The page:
What’s ironic is that there have been studies which show that having more money does not actually make a person happier. One MIT study illustrated how, in a rigged game of Monopoly, players who garnered the preponderance of assets actually began acting less compassionately toward the other players, while the players not doing well tended to be courteous and empathetic towards one another.

We’ve all heard stories about how the poor, whether in the rural south or in third world countries, entertain a bounty of rituals full of spirit and family and togetherness. Surely the rich also have their traditions, too, and there are doubtless happy rich people out there.

But one allegory of the wealth-and-happiness correlation about a lost hiker and a cabin illustrates what the studies have uncovered. There is a ceiling to the happiness we can feel based on the wealth or status we have acquired. The allegory tells the story that a hiker is lost in the woods, cold, wet, and hungry. Upon finding a cabin with a crackling fire, a towel, and a bowl of soup, the hiker becomes a lot happier. But if that hiker were to transition from the cabin, with its meager offerings, to a five star resort, the happiness of the hiker doesn’t become much more enriched. And if the hiker was to move from the five star resort to an entire mansion in a villa he owned, there is no more happiness to acquire.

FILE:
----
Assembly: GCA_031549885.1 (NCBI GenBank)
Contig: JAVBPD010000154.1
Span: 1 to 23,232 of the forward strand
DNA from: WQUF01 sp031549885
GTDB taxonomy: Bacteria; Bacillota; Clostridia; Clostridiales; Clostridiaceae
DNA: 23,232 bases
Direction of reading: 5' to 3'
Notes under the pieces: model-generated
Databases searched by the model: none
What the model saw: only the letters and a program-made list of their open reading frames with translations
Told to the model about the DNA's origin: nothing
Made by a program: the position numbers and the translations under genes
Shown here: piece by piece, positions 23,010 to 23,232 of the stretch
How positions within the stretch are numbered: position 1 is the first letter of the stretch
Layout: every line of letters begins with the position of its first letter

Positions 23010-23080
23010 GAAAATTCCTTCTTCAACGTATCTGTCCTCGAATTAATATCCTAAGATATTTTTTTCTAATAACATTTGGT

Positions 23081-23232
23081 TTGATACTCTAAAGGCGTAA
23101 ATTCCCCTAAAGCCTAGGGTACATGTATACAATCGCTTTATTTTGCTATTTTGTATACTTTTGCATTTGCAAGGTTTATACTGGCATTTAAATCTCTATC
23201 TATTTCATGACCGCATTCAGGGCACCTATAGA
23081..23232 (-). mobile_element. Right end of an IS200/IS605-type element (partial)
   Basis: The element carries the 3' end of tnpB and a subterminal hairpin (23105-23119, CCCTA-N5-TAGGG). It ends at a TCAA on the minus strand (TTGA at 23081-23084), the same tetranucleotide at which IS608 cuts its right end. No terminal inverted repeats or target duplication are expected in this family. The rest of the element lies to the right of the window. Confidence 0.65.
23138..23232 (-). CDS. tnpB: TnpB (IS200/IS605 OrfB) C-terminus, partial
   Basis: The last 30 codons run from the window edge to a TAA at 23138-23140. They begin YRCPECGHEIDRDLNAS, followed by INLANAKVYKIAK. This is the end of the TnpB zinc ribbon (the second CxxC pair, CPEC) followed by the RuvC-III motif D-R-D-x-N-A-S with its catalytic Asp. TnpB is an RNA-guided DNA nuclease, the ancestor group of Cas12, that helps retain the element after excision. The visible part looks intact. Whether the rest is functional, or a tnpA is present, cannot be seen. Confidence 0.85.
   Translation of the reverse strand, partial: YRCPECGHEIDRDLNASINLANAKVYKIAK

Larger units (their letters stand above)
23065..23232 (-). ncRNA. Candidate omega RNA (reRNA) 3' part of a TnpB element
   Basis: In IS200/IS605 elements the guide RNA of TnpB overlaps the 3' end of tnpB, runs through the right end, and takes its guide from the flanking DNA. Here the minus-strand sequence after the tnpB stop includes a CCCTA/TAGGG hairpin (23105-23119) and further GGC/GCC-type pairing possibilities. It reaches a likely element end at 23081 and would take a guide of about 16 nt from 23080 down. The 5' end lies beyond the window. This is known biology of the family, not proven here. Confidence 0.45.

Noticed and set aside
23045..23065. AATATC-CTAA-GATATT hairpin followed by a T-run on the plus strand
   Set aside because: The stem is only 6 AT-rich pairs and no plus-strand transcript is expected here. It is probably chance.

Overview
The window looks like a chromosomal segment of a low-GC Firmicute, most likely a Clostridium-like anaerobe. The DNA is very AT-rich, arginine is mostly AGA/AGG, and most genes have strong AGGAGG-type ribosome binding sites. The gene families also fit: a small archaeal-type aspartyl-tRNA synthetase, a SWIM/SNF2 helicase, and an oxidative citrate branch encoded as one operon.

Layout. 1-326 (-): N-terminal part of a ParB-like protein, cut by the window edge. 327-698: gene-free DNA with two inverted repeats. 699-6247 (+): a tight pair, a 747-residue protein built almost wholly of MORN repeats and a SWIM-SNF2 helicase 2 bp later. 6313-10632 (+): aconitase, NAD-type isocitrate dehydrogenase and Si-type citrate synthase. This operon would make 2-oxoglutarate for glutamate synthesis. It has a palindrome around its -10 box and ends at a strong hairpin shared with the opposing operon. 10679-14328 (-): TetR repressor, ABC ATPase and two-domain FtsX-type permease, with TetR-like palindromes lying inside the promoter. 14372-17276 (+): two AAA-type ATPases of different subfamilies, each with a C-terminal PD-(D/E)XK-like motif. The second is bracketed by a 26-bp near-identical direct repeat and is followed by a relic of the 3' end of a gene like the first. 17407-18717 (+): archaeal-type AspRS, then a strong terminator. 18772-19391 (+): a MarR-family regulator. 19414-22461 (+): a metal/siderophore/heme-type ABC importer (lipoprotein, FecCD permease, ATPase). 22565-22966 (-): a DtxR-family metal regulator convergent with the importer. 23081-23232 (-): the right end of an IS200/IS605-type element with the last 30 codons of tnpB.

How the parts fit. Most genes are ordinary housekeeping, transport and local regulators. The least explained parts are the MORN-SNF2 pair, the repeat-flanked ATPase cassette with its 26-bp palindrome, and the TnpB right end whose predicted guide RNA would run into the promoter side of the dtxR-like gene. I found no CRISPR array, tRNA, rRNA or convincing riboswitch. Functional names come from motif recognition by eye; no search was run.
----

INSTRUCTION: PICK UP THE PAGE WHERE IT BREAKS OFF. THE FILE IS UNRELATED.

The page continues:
In early cultures there is a common link to how members of a society looked upon a person who took more than their share. Someone who had hoarded twice as much or ten times as much as the rest of the tribe was considered to have a disorder.

There is just so much that we can acquire before our happiness peaks. Our basic needs met, we are able to go about fulfilling our self-actualization, to become what is in us to become. Sure, some people want to self-actualize as a millionaire or a billionaire. And it’s their right to do so. It’s just interesting how many millionaires and billionaires we now have, and how the population of the lower class has increased right along with the upper class while the middle class has become more and more burdened.

In thinking of this process, one could picture a sphere, with a thin slice at the top as the rich, and the thin slice at the bottom the poor. That sphere has become an hourglass, with a bulb of rich at the top, a hefty dollop of poor at the bottom, and that reed-thin central piece the middle class.